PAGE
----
Secret Service paid Mar-a-Lago at least $63,000, documents show

The U.S. Secret Service paid tens of thousands of dollars to President Trump’s Mar-a-Lago Club in the span of a few months, according to documents obtained by CNN.

The expense forms show that taxpayer dollars have flowed into Trump’s private club as a result of his repeated visits to the so-called Winter White House, which pulls in millions a year from members who pay a premium for its oceanside amenities and bedroom suites.

Most of the $63,700 in payments from the Secret Service to Mar-a-Lago were made between February and April, and were categorized as hotel costs on government expense forms. The payments are detailed in forms and more than a dozen invoices on Mar-a-Lago letterhead ranging from $1,300 to $11,050.

The purposes of the expenses were not spelled out in the documents, which were redacted before CNN reviewed them. The redactions make it unclear whether there were additional payments to Mar-a-Lago.

Experts said the bills could be for rooms rented to agents, space leased for communications equipment or other purposes.

The payments to Mar-a-Lago are just a fraction of the total Secret Service costs detailed in the records CNN reviewed, which include bills from other hotels, car rental companies and event services in South Florida.

Although the Secret Service routinely pays private businesses for costs that arise while protecting the president, government ethics hawks argue Trump may personally profit from his visits. Or worse, they allege, he’s violated the Constitution.

The payments appear to overlap with some of Trump’s weekend visits to the club in Palm Beach, Florida. After his inauguration, Trump spent a total of 25 full or partial days at the Mar-a-Lago between February 3 and April 16.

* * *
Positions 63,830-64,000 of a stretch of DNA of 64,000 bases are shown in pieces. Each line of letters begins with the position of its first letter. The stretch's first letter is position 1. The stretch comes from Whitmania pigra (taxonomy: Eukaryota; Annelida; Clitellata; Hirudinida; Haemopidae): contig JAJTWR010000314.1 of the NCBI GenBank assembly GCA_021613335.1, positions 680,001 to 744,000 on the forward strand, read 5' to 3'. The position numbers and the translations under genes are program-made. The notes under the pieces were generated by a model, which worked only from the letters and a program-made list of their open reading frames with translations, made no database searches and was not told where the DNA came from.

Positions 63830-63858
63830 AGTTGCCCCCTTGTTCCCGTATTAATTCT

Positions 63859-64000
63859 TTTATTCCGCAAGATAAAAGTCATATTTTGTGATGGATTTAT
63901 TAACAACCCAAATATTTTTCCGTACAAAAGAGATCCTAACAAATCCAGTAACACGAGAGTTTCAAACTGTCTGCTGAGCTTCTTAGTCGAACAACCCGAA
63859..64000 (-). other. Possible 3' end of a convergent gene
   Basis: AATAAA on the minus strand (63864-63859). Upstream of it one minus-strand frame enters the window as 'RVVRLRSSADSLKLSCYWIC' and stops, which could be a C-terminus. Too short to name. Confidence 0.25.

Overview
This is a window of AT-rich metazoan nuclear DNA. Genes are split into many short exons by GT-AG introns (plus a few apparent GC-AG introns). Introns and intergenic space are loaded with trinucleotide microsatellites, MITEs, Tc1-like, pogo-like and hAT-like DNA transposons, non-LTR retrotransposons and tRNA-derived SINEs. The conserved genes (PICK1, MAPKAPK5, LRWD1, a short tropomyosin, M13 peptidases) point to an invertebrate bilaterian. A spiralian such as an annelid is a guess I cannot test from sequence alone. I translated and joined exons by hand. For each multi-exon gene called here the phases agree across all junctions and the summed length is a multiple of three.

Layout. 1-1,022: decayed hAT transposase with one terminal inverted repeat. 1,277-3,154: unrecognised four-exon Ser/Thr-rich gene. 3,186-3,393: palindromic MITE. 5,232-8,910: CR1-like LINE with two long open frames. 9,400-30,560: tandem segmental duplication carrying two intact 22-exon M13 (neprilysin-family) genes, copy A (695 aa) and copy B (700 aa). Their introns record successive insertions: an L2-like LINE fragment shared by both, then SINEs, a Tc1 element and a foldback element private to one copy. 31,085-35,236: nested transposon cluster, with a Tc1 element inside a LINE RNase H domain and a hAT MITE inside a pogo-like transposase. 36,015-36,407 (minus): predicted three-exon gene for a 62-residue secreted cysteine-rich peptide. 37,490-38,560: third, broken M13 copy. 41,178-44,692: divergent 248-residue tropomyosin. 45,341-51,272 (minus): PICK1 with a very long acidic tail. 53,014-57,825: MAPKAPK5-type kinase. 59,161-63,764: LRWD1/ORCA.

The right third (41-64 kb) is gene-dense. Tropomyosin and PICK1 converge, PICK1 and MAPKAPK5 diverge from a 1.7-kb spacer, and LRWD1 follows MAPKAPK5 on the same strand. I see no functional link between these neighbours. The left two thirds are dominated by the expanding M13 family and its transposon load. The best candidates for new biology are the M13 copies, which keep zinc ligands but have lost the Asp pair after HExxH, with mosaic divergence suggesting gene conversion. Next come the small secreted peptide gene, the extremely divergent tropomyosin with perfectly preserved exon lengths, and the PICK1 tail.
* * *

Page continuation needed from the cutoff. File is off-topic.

Trump transferred Mar-a-Lago and his other business holdings into a trust while he serves as president. But he refused to follow precedent by divesting his holdings, and he stands to accrue any business profits when he leaves office.

His financial disclosure forms for this year show that Mar-a-Lago made $37 million in revenue between January 2016 and April 2017. The club raised its membership initiation fee in January to $200,000, double what it was a year earlier.

While the Secret Service payments are a small share of the revenue, critics of the administration, along with prominent experts in government ethics, say Secret Service payments to Mar-A-Lago could violate a constitutional provision meant to prevent self-dealing and corruption.

The domestic emoluments clause bars the president from accepting gifts, or emoluments, other than his compensation from the federal, state, or local governments.

Whether the Mar-A-Lago charges amount to “gifts” is up for debate. It may rest on how much Secret Service paid for services or rooms at the resort. That information is redacted on the documents reviewed by CNN.

“The president risks violating the domestic emoluments clause if his company is making money off of the Secret Service,” said Richard Painter, the former White House ethics lawyer for President George W. Bush. “To avoid that, Mar-a-Lago should either charge Secret Service a rate federal employees are authorized to pay for a hotel room under ordinary circumstances or not charge at all.”

But waiving all charges could create additional legal issues under rules that prohibit gifts to government agencies.

Earlier this year, a government transparency group called Property of the People obtained a receipt from the Coast Guard for a stay at Mar-a-Lago. That document revealed the government was billed the so-called rack rate — an industry term that usually suggests the non-discounted price for a hotel room. That charge amounted to $1,092 for a two-night stay.

Jonathan Wackrow, a former Secret Service agent who served in the Presidential Protection Division, pointed out that, putting ethics arguments aside, the president always requires some level of Secret Service protection.